Tesla has now released the Model 3 Reservation Agreement, allowing us to take a look at what’s actually being offered to those that place a $1000 deposit. And… it’s pretty much what most of us were expecting, with nothing binding on Tesla’s end, but fully refundable.
Interestingly, but also unsurprisingly, the reservations are apparently non-transferable — meaning those looking to make a lot of early reservations come Thursday, and then sell them on to others at a profit, are out of luck.
The contract also has a clause in it noting that the company retains the right to not “maintain you as a reservation holder” — something that was expected considering the previous drama concerning the journalist with a cancelled Model X reservation. (Author’s note: there seems to have been an earlier more in-depth version of the contract that was replaced with a much simpler, more concise one. Some of the information in this article is in reference to the earlier document.)
There’s also a lot in the agreement making it clear that nothing concerning the Model 3 (look, delivery dates, etc) is binding for the company — meaning: no matter what, you can’t sue the company.
Teslarati provides further details:
The Model 3 Reservation Agreement makes it clear that it is not a sales contract. It is nothing more than an opportunity to enter into a sales contract at some point in the future. It says the reservation fee, which is $1,000 in the United States, is fully refundable if the prospective purchaser decides to cancel or abandon the reservation.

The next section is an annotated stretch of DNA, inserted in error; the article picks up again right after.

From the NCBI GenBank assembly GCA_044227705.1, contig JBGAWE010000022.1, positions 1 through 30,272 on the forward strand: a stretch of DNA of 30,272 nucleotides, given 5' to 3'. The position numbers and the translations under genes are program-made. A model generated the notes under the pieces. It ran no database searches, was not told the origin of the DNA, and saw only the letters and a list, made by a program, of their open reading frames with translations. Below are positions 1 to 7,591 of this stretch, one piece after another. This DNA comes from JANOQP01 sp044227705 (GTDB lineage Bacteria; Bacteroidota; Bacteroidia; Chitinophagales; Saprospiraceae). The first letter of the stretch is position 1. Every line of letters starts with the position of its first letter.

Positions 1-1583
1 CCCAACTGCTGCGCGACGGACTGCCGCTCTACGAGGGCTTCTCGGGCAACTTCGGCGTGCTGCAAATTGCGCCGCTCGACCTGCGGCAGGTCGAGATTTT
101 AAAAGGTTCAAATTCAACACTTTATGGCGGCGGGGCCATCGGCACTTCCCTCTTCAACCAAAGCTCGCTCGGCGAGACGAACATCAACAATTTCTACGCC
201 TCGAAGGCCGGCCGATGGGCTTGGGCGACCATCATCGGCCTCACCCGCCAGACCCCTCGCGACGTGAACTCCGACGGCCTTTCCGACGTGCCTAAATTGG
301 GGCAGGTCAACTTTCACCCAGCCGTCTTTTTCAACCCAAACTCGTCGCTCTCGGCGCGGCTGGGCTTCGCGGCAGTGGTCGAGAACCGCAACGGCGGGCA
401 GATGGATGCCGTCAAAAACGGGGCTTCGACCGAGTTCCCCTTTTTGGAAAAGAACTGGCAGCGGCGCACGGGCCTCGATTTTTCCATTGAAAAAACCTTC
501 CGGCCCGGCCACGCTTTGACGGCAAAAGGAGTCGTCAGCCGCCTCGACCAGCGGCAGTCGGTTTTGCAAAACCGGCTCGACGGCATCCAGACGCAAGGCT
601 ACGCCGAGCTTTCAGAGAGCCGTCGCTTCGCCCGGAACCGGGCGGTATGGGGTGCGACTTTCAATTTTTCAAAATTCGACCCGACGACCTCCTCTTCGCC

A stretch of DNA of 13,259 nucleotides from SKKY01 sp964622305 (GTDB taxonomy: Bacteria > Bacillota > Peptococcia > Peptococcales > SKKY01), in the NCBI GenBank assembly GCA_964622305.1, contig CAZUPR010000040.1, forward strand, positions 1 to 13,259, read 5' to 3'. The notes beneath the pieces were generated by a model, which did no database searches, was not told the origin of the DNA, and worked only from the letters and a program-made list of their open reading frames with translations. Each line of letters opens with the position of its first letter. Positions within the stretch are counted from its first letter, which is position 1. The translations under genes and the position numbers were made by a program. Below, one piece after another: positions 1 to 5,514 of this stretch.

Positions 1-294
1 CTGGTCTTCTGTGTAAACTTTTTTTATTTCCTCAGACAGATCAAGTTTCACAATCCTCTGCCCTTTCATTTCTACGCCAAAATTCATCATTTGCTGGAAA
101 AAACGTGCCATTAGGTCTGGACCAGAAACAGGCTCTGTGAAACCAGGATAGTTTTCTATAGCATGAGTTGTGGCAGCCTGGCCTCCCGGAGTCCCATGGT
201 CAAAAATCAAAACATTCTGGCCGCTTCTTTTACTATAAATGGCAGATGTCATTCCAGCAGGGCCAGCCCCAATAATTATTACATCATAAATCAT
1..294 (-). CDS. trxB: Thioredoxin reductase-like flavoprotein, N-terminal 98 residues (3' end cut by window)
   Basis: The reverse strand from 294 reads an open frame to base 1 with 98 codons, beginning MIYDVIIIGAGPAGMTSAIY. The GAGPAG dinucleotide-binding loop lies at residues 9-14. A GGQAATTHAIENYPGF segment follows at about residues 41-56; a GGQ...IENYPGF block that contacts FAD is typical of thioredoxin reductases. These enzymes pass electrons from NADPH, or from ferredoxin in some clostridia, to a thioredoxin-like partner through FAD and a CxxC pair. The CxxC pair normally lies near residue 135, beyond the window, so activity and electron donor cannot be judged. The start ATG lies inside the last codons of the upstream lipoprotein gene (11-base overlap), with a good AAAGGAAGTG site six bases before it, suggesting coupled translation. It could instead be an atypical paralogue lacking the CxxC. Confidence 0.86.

…Either way, just being first in line at your local Tesla store on March 31 won’t necessarily determine your place in the Model 3 reservation queue. The Reservation Agreement makes that crystal clear. “We will establish your reservation sequence position in our sole discretion. We may decline reservations to avoid over-subscription or as we deem appropriate in our sole discretion. If your reservation is declined or we decide to cancel your reservation, you will be notified and your Reservation Payment will be refunded.”
…In other words, when you sign on the dotted line on March 31 or any later date, you should be aware that the Model 3 is still a work in process. What you see at the official reveal may or may not be the car that will be built for you in the future. It could have more or less doors. It could look substantially different. What you see may not be what you get.
The reservation agreement is written in plain language, rather than the deliberately cloudy language of many contracts, so there’s no need to take my word on any of this. Here’s the link.